Wednesday, 25 October 2017
Subject Access Rules Are Changing - Are You Ready in HR?
On May 28th, 2018,the data protection regime across the EU (including the UK) will change.The General Data Protection Regulation (GDPR ) will replace the provisions of the Data Protection Act 1998.(DPA).
The GDPR preserves the rights provided under the current law and also provides new rights and enhanced protection for individuals. Failure to comply with the provisions of the GDPR may lead to greatly increased monetary sanctions,so it is critical that any organisations processing personal data are aware of the changes.
This data could include personnel records, metadata on computers and servers,CCTV, call logs, electronic premises access records, health and safety reports and any other electronic records or filing systems used within an organisation.
In addition, individuals will have a right to rectification of personal data being processed inaccurately by an organisation,and the right to data portability, essentially giving an individual the ability to have a copy of their personal data in a commonly used and machine-readable format.
Perhaps the most prominent and commonly used right under the DPA is subject access and this is changing under the GDPR. Organisations need to be aware of the changes and how to prepare for subject access requests under GDPR.
The GDPR defines personal data as "any information relating to a data subject" and a data subject as an identified or identifiable living person to whom personal data relates. Organisations must consider how to identify individuals, in particular employees.
Names clearly identify a person, but so may an email address, payroll number and computer login details. Careful consideration will need to be given to any other aspects of an organisation's operation that uses alternative designations (through coding or shorthand) to identify an individual.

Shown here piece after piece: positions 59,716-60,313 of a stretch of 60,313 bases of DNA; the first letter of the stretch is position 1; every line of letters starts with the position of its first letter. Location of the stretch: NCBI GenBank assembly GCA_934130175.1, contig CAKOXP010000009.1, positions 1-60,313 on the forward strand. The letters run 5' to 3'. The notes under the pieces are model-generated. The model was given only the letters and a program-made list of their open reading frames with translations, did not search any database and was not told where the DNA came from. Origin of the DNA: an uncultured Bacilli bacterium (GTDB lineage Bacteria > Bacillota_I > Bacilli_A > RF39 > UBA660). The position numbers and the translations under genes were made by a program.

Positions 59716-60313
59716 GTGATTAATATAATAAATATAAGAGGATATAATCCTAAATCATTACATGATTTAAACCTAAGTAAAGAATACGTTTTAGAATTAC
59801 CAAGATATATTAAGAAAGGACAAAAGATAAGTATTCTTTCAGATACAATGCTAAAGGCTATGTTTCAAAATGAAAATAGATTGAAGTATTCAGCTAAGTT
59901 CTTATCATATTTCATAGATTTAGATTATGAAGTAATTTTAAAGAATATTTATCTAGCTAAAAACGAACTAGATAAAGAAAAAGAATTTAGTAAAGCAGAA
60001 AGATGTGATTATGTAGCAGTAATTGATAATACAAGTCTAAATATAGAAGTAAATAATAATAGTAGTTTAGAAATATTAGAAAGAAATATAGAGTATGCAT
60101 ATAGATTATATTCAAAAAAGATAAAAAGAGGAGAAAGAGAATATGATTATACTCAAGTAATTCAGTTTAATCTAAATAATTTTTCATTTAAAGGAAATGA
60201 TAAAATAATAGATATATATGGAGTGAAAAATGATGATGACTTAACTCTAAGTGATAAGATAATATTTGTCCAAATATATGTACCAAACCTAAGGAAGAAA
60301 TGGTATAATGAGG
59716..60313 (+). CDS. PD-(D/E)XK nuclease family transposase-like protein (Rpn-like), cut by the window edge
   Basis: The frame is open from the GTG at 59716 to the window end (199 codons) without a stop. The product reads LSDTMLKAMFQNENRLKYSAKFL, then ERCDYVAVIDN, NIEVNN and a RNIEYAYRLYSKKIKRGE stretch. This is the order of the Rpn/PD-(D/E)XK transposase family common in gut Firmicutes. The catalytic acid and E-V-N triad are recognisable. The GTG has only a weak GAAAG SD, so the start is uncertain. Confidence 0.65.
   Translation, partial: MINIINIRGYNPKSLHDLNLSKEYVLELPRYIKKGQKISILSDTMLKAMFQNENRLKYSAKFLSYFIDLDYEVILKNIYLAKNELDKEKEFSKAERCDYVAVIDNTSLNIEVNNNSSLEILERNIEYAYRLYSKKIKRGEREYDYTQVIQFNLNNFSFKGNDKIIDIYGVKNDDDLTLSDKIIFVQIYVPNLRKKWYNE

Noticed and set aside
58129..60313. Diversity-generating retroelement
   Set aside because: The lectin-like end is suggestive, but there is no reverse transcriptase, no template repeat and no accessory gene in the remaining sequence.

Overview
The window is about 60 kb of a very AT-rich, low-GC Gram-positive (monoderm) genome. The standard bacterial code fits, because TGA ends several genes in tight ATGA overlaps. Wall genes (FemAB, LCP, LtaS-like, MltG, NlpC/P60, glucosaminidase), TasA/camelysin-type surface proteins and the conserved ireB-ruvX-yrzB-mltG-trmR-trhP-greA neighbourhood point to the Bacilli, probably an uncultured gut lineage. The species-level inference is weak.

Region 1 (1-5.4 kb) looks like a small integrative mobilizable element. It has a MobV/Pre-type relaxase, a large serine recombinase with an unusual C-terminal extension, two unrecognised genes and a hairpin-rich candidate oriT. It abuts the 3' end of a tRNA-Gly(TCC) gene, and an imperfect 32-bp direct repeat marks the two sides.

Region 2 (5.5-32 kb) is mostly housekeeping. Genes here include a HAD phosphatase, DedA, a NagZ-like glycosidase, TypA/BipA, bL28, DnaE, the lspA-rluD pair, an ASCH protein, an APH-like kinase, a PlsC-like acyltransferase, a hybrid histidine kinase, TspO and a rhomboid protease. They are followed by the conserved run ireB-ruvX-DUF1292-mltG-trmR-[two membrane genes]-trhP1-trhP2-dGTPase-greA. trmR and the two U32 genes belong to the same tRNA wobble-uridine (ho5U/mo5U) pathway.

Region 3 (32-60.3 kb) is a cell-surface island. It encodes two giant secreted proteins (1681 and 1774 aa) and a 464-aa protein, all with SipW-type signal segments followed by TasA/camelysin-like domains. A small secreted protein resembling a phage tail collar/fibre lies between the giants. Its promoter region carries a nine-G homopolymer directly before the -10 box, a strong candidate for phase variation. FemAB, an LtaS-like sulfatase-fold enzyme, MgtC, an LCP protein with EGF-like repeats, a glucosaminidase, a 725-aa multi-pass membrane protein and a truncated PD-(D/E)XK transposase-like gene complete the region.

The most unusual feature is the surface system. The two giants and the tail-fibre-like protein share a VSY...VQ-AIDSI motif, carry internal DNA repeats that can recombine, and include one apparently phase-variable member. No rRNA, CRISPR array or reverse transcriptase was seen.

Perhaps the biggest change to the subject access regime will be the time allowed for compliance. Less time will be available to organisations in order to comply with a subject access request. The current regime allows for 40 calendar days, but the GDPR will reduce this to one month.
Organisations may, however, be able to seek an extension of up to a maximum of two further months in cases of complex or numerous requests from an individual. If an organisation seeks an extension, it must notify the requester within one month of receiving the original request and set out why the extension is necessary. Any explanation will need to be sufficiently detailed in order to justify the request. It may be that the normal period of compliance will by default be stretched to three months in an employment context.
However, you will also need to provide additional information to employees requesting access to their data.This includes the envisaged period of storage and information about the data subject's rights.
Organisations should exercise their right,where legitimate, to ask the requester to specify the information relating to the request. This request will not pause the time for complying but it may be of particular use to those organisations that process large amounts of personal data, bringing the search into focus.
But why should the DGPR land in HR's in-tray? Surely data protection is the domain of your risk management team or the technical experts who monitor your systems?
Remember that abdicating responsibility for the GDPR would be a risky approach, as the new rules implement changes which will directly impact on the every day work of HR practitioners. Also important, the key concerns for departments handling employee data may be very different than for departments managing your organisation's interface with client and customer.
Deciding whether a request is "manifestly unfounded or excessive" will depend on individual facts and organisations should seek legal advice before making a determination.